Compare any two graphics cards:
GeForce GTX 580 vs Radeon RX 470
IntroThe GeForce GTX 580 comes with core speeds of 772 MHz on the GPU, and 1002 MHz on the 1536 MB of GDDR5 RAM. It features 512 SPUs along with 64 TAUs and 48 ROPs.
Compare all that to the Radeon RX 470, which features clock speeds of 926 MHz on the GPU, and 1650 MHz on the 8192 MB of GDDR5 RAM. It features 2048 SPUs as well as 128 TAUs and 32 Rasterization Operator Units.
BenchmarksThese are real-world performance benchmarks that were submitted by Hardware Compare users. The scores seen here are the average of all benchmarks submitted for each respective test and hardware.
3DMark Fire Strike Graphics Score
Power Usage and Theoretical Benchmarks
Power Consumption (Max TDP)
Theoretically speaking, the Radeon RX 470 should perform just a bit faster than the GeForce GTX 580 in general. (explain)
Texel RateThe Radeon RX 470 should be a lot (approximately 140%) better at texture filtering than the GeForce GTX 580. (explain)
Pixel RateThe GeForce GTX 580 should be a lot (approximately 25%) more effective at full screen anti-aliasing than the Radeon RX 470, and also capable of handling higher screen resolutions while still performing well. (explain)
Please note that the above 'benchmarks' are all just theoretical - the results were calculated based on the card's specifications, and real-world performance may (and probably will) vary at least a bit.
GeForce GTX 580
Radeon RX 470
Memory Bandwidth: Memory bandwidth is the max amount of information (counted in megabytes per second) that can be transported past the external memory interface in a second. It's worked out by multiplying the card's interface width by its memory clock speed. In the case of DDR type RAM, the result should be multiplied by 2 once again. If it uses DDR5, multiply by 4 instead. The higher the card's memory bandwidth, the better the card will be in general. It especially helps with anti-aliasing, High Dynamic Range and higher screen resolutions.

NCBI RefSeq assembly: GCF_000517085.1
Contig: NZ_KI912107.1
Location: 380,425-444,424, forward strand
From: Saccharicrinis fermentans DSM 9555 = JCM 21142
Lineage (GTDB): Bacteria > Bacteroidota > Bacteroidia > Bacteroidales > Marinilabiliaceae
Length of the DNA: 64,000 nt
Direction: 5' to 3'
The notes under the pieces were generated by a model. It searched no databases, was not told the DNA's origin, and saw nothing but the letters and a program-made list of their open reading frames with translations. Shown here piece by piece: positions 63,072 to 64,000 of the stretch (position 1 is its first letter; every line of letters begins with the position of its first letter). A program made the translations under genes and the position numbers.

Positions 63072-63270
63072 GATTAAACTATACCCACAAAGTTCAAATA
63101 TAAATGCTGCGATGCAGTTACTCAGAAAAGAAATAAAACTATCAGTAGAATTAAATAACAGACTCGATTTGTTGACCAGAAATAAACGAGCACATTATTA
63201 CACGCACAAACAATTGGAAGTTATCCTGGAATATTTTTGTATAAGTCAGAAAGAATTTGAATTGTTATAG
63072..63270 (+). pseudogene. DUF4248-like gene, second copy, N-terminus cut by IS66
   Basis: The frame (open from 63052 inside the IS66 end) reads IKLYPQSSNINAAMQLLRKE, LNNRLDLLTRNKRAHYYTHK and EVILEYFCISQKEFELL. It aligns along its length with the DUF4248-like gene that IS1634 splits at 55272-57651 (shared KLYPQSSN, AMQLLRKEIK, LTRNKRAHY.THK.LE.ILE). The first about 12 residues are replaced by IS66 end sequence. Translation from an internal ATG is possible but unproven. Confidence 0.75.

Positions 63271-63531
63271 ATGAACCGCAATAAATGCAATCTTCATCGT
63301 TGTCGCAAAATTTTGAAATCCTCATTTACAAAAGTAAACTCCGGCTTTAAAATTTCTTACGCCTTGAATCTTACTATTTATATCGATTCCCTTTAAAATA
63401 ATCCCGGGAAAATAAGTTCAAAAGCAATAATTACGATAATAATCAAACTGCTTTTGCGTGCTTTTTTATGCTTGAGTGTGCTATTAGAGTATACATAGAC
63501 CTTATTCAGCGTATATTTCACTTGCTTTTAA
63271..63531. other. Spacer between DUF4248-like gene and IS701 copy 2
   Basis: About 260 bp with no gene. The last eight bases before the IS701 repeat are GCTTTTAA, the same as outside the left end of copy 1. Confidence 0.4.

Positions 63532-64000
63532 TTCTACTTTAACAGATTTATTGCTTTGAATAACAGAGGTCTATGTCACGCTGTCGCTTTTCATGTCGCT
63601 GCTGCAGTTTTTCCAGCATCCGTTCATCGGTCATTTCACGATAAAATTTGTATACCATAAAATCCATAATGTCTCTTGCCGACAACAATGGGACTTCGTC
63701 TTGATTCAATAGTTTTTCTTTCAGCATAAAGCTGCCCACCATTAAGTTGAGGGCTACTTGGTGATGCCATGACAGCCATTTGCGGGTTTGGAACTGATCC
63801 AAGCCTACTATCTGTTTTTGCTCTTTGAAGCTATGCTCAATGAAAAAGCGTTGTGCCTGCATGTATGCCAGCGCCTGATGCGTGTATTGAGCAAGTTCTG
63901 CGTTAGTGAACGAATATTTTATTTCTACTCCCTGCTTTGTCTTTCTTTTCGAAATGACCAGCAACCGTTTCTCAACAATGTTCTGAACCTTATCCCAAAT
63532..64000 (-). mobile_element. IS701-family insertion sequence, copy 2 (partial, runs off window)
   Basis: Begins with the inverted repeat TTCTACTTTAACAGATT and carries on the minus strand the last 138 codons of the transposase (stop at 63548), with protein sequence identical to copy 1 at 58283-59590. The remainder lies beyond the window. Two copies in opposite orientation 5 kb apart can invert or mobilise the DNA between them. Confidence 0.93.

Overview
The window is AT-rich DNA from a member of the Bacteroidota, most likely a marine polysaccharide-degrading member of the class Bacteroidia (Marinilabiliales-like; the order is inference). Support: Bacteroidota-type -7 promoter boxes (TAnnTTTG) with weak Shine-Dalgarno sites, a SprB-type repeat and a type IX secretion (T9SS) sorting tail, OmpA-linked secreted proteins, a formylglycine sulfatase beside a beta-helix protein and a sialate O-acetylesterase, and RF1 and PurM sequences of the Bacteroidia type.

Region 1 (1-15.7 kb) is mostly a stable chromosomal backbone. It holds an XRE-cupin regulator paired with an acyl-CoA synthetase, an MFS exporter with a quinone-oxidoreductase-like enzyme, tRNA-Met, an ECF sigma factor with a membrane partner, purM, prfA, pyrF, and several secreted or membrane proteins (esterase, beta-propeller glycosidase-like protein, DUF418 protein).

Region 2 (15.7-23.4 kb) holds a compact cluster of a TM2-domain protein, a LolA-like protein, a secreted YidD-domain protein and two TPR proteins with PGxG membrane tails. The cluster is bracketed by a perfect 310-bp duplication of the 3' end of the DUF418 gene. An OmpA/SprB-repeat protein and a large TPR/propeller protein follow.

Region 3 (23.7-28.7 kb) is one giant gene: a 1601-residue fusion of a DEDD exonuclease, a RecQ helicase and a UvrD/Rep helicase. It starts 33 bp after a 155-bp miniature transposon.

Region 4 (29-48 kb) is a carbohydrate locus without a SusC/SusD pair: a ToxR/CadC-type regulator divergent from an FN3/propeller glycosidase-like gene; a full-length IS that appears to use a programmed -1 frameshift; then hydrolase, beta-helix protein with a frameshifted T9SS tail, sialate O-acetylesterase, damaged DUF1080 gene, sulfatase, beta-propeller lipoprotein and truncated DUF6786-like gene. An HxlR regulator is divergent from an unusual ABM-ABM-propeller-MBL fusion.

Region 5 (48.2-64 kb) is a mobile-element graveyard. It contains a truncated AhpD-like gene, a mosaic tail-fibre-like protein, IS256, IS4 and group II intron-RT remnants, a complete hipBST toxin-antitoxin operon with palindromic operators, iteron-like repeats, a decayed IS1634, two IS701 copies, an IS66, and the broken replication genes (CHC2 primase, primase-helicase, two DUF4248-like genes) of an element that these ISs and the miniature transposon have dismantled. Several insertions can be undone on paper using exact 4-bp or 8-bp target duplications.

Texel Rate: Texel rate is the maximum texture map elements (texels) that can be processed per second. This is calculated by multiplying the total amount of texture units by the core speed of the chip. The better this number, the better the card will be at handling texture filtering (anisotropic filtering - AF). It is measured in millions of texels applied in one second.
Pixel Rate: Pixel rate is the maximum number of pixels that the graphics card can possibly record to its local memory per second - measured in millions of pixels per second. The figure is worked out by multiplying the number of colour ROPs by the the core speed of the card. ROPs (Raster Operations Pipelines - sometimes also referred to as Render Output Units) are responsible for filling the screen with pixels (the image). The actual pixel rate also depends on many other factors, especially the memory bandwidth of the card - the lower the memory bandwidth is, the lower the ability to reach the maximum fill rate.
GeForce GTX 580
Radeon RX 470